Media Control - Tax on Freedom (Cover Artwork)
Staff Review

Media Control

Tax on Freedom (2007)


Well, let's see what we have here with Media Control's Tax on Freedom EP…

Slightly negative and overtly political band name? Check. Threatening album title? Check. Underage kids screaming about social and political "issues" like "False Allegiance" and "World War III"? Check. And they're from Los Angeles? Yeah. Everything else that makes hardcore-tinged street punk good? Checkmate.

2007 has been a rough year for street punk, especially for the good, socially-minded variety. Cheap Sex and A Global Threat broke up, the Scarred had to cancel their tour, and the Casualties put out a live album. In the midst of it all, L.A.'s Media Control dropped their Tax on Freedom EP, a seven-song introduction to the band's skilled musicianship, unabashed political slant, and youthful, energetic spirit. And unlike the street punk bands that pride themselves on being drunken, uneducated pinheads (Lower Class Brats, I'm looking at you), Media Control has kept up a busy schedule of shows even while its members pursue higher education at Cal State Los Angeles.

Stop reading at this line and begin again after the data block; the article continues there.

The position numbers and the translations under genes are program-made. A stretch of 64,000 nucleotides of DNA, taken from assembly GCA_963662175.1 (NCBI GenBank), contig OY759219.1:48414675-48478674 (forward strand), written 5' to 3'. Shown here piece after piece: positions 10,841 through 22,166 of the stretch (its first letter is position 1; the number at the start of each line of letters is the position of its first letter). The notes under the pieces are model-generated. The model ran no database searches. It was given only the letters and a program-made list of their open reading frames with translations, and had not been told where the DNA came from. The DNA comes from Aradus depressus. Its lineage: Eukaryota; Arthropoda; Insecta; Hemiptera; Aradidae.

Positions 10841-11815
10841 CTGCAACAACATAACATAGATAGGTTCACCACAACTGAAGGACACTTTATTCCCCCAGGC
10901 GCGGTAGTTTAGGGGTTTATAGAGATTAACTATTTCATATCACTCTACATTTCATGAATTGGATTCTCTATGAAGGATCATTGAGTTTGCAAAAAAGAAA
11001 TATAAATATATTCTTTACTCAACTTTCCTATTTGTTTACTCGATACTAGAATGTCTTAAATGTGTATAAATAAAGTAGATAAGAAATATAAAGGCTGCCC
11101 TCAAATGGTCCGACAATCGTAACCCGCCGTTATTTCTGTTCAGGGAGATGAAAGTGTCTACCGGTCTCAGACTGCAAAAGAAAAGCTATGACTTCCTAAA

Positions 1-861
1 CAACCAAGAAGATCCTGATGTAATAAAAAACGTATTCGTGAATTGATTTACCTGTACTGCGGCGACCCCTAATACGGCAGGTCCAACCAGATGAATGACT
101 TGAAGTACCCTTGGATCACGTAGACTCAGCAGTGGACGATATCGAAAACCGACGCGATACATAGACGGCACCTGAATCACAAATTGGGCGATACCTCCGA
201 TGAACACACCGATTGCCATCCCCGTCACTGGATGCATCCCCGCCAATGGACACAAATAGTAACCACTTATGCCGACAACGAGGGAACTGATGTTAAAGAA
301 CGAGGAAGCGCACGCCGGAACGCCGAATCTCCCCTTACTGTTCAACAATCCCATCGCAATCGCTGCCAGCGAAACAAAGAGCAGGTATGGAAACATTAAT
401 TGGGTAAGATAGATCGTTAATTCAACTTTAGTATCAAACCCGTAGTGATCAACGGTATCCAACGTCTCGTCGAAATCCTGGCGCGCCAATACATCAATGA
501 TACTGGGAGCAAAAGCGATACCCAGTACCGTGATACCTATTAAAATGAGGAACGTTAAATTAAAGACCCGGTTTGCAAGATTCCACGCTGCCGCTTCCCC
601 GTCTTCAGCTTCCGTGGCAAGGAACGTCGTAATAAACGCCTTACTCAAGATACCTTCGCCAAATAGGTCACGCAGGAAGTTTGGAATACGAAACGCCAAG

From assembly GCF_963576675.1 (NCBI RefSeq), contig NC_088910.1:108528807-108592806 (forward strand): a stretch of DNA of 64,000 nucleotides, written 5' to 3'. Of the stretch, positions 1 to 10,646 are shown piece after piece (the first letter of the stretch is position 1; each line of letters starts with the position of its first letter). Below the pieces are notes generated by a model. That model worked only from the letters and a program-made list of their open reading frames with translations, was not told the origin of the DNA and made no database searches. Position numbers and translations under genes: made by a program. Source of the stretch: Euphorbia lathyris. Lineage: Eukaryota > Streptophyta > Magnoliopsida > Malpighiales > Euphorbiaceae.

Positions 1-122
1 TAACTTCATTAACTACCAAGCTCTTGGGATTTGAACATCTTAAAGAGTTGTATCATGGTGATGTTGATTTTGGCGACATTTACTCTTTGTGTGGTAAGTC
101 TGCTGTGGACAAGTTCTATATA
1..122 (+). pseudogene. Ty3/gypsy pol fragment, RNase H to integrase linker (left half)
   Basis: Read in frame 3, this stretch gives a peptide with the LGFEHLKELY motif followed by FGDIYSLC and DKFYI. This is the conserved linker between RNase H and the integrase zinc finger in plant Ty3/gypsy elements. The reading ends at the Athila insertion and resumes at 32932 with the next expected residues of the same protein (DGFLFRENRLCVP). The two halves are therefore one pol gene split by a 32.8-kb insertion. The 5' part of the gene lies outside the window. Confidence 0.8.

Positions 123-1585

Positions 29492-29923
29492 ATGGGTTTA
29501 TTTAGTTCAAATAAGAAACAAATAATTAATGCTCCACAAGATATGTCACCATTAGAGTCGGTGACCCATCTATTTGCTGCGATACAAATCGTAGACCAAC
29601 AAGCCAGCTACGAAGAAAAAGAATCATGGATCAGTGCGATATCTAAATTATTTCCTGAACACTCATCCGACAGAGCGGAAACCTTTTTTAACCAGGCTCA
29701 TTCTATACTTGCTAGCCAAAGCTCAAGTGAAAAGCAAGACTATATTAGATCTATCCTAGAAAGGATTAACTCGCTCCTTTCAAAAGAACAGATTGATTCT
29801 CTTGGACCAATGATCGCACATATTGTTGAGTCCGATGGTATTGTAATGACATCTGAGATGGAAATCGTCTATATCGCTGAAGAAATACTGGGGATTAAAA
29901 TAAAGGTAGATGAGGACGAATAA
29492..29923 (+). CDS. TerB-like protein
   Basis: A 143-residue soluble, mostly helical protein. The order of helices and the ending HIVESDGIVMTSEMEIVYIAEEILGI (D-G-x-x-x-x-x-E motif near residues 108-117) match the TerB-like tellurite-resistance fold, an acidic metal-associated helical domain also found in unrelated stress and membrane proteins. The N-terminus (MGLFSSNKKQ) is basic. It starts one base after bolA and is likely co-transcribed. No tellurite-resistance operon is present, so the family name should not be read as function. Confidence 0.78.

Out the gates with the EP's opener "False Allegiance," the frenetic but proficient drumming of Max Control is readily apparent. Pounding out tight rhythms with concise aneurhythmic fills, the drumming on Tax on Freedom is the foundation that helps hold the songs together so well. "Postwar Trauma" opens with an ominous and foreboding guitar lead-in before cutting to drums, semi-distorted vocals and a whole lotta "fuck you"s, while the blistering title track leans towards a more hardcore propensity with near-skatepunk rolling drum pulsations and slightly heavier riffs. "S.O.A." wraps up the EP with a great composition, furious rhythm, and some of the album's most incisive lyrics directed at the School of the Americas and U.S. involvement in South America. Though it does drag a bit at nearly five minutes, the song shows promise in Media Control's ability to write lyrics with more depth than generic social unrest and rebellious dissent.

With the quality of Tax on Freedom and the fanbase they've already built up in Southern California, these 18-year olds have a promising future ahead of them. While the EP itself probably won't blow away too many listeners, it is nevertheless a solid debut and shows tremendous potential for Media Control.